15 Jul 2007

State of the OpenStreetMap (horse=yes again)

Thoroughly enjoyed OpenStreetMap's conference in Manchester yesterday.

For a start, it stopped raining for about an hour in the afternoon for the first time since I moved here.

Second, as a rambler, I am in love with . Nick takes take a weekly data dump from openstreetmap, adds a contour map from Nasa, and - best of all - allows annotations on the map, such as "this path is a bit scrambly" and (I envisage) "field on the left contains farmer with shotgun".

Third, I enjoyed seeing that London motorcycle courier timeline GPS traces thing again:

.. but was particularly interested to hear Steve's comment that it wasn't actually as useful as envisaged, since the GPS traces had no accompanying metadata. Hmm, a gratifying point for metadata geeks.

Fourth, Andy Robinson talked about tagging and standardisation. Openstreetmap suffer the same problem as Quakr - synonyms and homonyms, tag soup, emerging taxonomies not emerging in the way you expected - in short, the "horse=yes" problem. Like us, they don't want to impose a standard like GML or prevent users from typing freeform, but like us, want to make some use of tagging metadata and hence could use a little standardisation. Andy had a few suggestions, including:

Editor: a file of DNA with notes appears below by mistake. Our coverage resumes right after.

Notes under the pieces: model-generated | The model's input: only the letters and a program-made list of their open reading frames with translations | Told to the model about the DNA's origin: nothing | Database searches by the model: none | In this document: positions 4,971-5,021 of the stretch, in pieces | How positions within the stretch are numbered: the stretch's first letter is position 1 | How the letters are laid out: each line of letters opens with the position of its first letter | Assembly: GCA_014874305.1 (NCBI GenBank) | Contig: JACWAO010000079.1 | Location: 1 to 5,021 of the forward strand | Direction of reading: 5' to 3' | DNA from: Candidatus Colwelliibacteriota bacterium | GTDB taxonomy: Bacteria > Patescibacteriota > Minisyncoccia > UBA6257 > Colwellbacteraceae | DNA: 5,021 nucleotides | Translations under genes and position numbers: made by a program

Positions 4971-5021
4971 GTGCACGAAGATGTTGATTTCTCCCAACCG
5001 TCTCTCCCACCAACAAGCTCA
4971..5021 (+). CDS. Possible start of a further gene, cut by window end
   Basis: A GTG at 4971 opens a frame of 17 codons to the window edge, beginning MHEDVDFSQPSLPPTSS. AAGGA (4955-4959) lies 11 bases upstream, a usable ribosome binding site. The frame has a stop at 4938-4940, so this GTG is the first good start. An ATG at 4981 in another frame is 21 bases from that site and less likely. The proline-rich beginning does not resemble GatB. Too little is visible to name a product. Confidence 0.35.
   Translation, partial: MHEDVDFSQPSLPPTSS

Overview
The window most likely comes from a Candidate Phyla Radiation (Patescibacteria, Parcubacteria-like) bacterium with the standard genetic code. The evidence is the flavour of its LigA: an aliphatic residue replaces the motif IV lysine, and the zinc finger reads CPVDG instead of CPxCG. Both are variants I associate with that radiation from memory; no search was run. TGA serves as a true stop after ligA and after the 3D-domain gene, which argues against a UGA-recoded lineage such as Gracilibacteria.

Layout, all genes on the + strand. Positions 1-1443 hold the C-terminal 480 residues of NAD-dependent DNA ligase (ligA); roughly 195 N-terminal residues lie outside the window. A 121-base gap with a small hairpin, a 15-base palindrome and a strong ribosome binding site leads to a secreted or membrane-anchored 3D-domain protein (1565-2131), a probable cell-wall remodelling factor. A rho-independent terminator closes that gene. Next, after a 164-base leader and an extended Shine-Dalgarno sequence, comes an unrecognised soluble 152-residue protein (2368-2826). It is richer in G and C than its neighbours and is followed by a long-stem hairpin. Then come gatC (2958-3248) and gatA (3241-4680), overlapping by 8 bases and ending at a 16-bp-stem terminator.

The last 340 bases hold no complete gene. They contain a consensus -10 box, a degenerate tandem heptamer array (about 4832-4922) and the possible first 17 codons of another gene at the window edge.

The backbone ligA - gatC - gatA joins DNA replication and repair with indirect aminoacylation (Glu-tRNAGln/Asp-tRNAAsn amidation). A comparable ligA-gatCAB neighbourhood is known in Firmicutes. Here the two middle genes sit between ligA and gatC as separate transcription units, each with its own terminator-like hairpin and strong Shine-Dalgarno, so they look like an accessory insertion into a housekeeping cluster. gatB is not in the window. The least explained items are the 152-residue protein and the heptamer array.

1. Get people to reuse terms where possible, even if they aren't a perfect fit.
2. Have a Q&A style wiki to facilitate this.
3. Use definitions from the Oxford English Dictionary if in doubt.
4. Use namespaces - Andy is suggesting STAG_BASE: for things like rivers and fields, STAG_BUILT: for buildings, canals, etc, STAG_ADMIN: for road classifications etc.

Although I like namespaces and think they can work for tag data (geo:lat is pretty popular), I'm not completely convinced they'll solve the tag soup problem. Namespaces are good for saying what vocabulary you're using, or disambiguating two keys which belong in two domains, but did we really have two kinds of horse? It's definitely a good way of categorising things though.

And all power to Andy for tackling what to my mind is the most important and interesting problem facing anyone dealing with tagging metadata - that it's a Messy Mungy Business. (See what does 'tilt' mean, anyway?" )

Finally, you just can't beat artwork like this:



Viagra Online said...
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seo said...

It won't succeed as a matter of fact, that's exactly what I think.